page:
contents page
previous next
zoom out zoom in
thumbnails double page single page large double page
fit width
clip to blog
 
page:
contents page
previous next
zoom out zoom in
thumbnails double page single page large double page
fit width
clip to blog

them, purpose-built pedestrian and cycle facilities would win new investment, and proposals that encouraged pedestrians to linger and make use of space whilst slow­ ing down traffic would gain precedence. This is encouraging a "waste of time" and might be seen to imply that motorists' time should have a negative value. But allocating a negative value to motorists' time-savings is no less ridiculous than current practices and would encourage cities and villages to develop as social, productive, enjoyable and secure places.

Maintaining Community Jane Jacobs account of city life in the US some thirty years ago9 shows how important ordinary but diverse contact is to people's well-being. Maintaining a sense of community needs an investment

of time and energy in contact with neigh­ bours and local groups. The opportunities for such contact depend on time available and thus on priorities. The decision to travel longer distances (and save time at higher speeds) means that little time is available for interaction with neighbours and so there is less chance of a genuine community developing or maintaining itself.

Motorists not only restrict their own lives in this respect, but also those of other people. Detailed studies on the effect of traffic volumes upon different street communities in San Francisco10 showed, unsurprisingly, that streets with heavy traffic have relatively littl e social interaction; residents of streets with light traffic had three times as many local friends and twice as many acquaintances as did residents of busy streets

Transport Mode

Speed Space required per person

0.8 M2 per Person

3 M2 per Person

Time is central to notions of sustainability. A sustainable city or a sustainable transport policy or a sustainable economy cannot be founded on economic principles which, through their monetarization of time, orientate society towards higher levels o f motorization, faster speeds and greater consumption of space. The fact that these characteristics produce energy intensive societies and pollution is only part of the problem. They also distort value systems, elevate mobility above accessibility, associate higher speeds and greater distances with progress and dislocate com­ munities and social life.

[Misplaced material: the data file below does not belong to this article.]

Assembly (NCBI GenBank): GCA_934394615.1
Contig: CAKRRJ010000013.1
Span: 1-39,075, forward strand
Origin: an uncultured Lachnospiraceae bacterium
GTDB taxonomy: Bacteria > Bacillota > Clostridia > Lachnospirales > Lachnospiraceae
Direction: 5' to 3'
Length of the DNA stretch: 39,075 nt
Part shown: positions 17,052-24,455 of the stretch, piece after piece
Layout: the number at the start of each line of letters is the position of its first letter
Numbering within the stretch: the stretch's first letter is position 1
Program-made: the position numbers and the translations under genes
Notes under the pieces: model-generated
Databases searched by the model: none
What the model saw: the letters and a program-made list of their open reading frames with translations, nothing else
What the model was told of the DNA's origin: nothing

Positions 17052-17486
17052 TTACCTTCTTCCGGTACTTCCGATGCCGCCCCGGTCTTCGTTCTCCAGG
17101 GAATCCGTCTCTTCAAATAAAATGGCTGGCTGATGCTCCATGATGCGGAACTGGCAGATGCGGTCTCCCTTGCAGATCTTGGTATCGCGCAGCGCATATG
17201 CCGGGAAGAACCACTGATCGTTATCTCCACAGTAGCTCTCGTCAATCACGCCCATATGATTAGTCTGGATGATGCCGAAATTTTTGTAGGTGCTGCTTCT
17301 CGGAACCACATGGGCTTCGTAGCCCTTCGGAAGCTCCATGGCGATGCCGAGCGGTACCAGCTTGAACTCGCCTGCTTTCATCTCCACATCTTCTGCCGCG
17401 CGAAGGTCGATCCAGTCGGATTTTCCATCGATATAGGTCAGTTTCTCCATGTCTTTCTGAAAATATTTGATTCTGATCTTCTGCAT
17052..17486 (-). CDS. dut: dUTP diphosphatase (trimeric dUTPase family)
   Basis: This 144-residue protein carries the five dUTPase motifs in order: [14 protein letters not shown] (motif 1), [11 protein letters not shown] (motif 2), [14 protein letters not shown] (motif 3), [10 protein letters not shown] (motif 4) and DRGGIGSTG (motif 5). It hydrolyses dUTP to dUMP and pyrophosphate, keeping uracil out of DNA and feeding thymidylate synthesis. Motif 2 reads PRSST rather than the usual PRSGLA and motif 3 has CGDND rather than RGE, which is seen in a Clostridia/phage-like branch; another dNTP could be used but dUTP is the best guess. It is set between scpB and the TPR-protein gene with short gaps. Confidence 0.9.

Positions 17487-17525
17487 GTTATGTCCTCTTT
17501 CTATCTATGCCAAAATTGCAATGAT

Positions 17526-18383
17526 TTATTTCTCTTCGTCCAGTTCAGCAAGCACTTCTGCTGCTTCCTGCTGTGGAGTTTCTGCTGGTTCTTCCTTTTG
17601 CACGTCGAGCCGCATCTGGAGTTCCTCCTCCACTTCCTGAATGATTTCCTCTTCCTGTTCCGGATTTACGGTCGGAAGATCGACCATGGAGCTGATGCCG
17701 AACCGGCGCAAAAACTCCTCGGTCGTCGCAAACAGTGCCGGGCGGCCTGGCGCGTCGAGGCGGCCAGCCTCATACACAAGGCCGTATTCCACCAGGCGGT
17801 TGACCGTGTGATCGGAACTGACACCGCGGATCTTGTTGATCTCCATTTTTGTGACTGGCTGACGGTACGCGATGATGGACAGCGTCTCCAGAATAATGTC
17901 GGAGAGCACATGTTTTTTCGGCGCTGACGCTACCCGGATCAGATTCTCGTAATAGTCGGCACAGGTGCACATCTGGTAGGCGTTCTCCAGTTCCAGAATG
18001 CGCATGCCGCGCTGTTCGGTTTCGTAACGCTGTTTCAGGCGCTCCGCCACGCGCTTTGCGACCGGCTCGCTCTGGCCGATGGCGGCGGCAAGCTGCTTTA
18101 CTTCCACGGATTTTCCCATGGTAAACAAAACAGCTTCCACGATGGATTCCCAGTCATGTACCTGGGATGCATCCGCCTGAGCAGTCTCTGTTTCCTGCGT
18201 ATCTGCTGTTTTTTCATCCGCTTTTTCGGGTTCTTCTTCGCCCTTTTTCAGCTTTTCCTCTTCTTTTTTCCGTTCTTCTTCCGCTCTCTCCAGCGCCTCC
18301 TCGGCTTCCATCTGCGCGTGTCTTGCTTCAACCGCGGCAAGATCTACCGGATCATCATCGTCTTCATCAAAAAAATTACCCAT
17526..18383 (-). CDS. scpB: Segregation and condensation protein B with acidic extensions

Sustainability involves significant changes in the way markets operate and the ways individuals behave. Time valuation is one area ripe for change. Current methods of valuation provide an economic rationale for more travel and more pollution and justify the poor conditions for cyclists and pedestrians. They also explain why solutions such as catalytic converters and road-pricing and even improved public transport are irrelevant. None of these agents i n themselves wil l alter significantly the economic trajectory that is now in place.

Car with 1 Person

18.7 M2 per Person

Car with 1 Person

60 M2 per Person

Bus-Full and 1/3 Full

K -11 M / 1

i

Bus-Full and 1/3 Full

1

i i -I I M ^

4

Light Rail/Metro - Full and 1/3 Full

IE

Light Rail/Metro - Full and 1/3 Full

••••[ I

BB 3.1 M2 per Person (full) El 9 4 M2 per Person (1/3full)

P 9.4 M2 per Person (full) • 28.1 M2 per Person (1/3full)

11 .5M 2 per Person (full) • 4.6 M2 per Person (1/3full)

^ 2.2 M2 per Person (full) [23 6.9 M2 per Person (1/3full)

Table 2 ; Consumption of space by different modes of transport.

134

This article is a shortened and adapted version of Chapter V of Transport for a Sustainable Future: The Case for Europe, by John Whitelegg, published by Belhaven Press, London, 1993, price £12.99.

References

1. Ende, M. , Momo, Penguin, London, 1984. 2. Hagerstrand, T., "Space, Time and the Human

Condition", in Karlquist, A., Lundquist, L . and Snickars, F., (eds.) Dynamic Allocation of Urban Space, Saxon House, Lexington, MA, 1975. 3. Marchetti, C , Building Bridges and Tunnels: the

Effect on the Evolution of Traffic. Document SR88-01, International Institute for Applied Systems Analysis, Vienna, 1981. 4. Illich, I. , Energy and Equity, Marion Boyars,

London, 1974. 5. Seifried, D., Gute Argumente: Verkehr, Beck'sche

Reihe, Beck, Munich, 1990. 6. Navarro, R.A., Heierli, U. and Beck, V.,

Alternativas de Transporte en America Latina: la Bicicleta y los Triciclos, SKAT, Centro Suizo de Technologia Apropiada, St Gallen, Switzerland, 1985. 7. Hillman, H., Adams, J. and Whitelegg, J., One

False Move: a Study of Children s Independent Mobility, Policy Study Institute, London, 1990. 8. Sharp, C.H., Transport Economics, Macmillan,

London, 1973. 9. Jacobs, J., The Life and Death of American Cities,

Pelican, London, 1961. 10 Appleyard, D., Livable Streets, University of

California, Berkley, 1981.

The Ecologist, Vol . 23, No. 4, July/August 1993

Supplements for this issue